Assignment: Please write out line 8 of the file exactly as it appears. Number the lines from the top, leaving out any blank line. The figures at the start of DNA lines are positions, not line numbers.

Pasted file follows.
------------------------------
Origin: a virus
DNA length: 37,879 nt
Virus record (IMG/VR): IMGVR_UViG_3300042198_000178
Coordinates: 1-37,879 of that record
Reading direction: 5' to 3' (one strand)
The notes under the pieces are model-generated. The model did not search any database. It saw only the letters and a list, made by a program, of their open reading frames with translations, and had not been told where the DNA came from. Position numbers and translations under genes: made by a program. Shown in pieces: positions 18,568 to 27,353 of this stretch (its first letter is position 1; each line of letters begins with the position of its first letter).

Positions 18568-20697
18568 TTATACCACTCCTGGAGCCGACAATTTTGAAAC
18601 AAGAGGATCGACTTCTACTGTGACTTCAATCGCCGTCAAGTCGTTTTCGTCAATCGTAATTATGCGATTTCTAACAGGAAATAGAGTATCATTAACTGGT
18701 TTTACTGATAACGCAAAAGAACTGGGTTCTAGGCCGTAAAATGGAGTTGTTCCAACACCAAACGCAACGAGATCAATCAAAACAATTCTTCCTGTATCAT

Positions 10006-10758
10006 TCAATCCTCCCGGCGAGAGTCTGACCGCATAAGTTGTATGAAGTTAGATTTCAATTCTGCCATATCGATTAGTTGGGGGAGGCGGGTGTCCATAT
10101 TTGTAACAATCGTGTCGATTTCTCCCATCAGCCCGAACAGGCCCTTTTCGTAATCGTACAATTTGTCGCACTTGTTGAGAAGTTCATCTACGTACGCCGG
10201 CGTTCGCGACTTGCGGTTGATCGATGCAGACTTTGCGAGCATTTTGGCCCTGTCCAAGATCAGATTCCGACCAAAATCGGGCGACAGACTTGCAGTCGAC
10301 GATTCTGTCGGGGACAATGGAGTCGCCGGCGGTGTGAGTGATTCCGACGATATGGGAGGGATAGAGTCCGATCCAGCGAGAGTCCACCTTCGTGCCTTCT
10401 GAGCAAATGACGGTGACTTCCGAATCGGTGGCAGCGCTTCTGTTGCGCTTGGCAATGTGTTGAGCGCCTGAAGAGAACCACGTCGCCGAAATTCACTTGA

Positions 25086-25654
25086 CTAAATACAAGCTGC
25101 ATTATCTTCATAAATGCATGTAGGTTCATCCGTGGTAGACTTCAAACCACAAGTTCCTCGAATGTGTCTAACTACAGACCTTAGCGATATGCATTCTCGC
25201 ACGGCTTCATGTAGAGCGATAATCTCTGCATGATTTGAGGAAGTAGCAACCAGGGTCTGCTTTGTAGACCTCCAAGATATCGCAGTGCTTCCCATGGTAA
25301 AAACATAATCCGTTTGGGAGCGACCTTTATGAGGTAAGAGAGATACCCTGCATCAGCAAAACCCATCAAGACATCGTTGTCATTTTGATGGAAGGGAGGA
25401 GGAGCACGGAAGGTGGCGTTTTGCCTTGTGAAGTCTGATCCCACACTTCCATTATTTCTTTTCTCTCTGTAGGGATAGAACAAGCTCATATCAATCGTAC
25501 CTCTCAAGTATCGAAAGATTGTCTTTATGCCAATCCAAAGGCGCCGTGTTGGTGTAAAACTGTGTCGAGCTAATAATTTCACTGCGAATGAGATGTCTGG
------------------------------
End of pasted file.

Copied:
18568 TTATACCACTCCTGGAGCCGACAATTTTGAAAC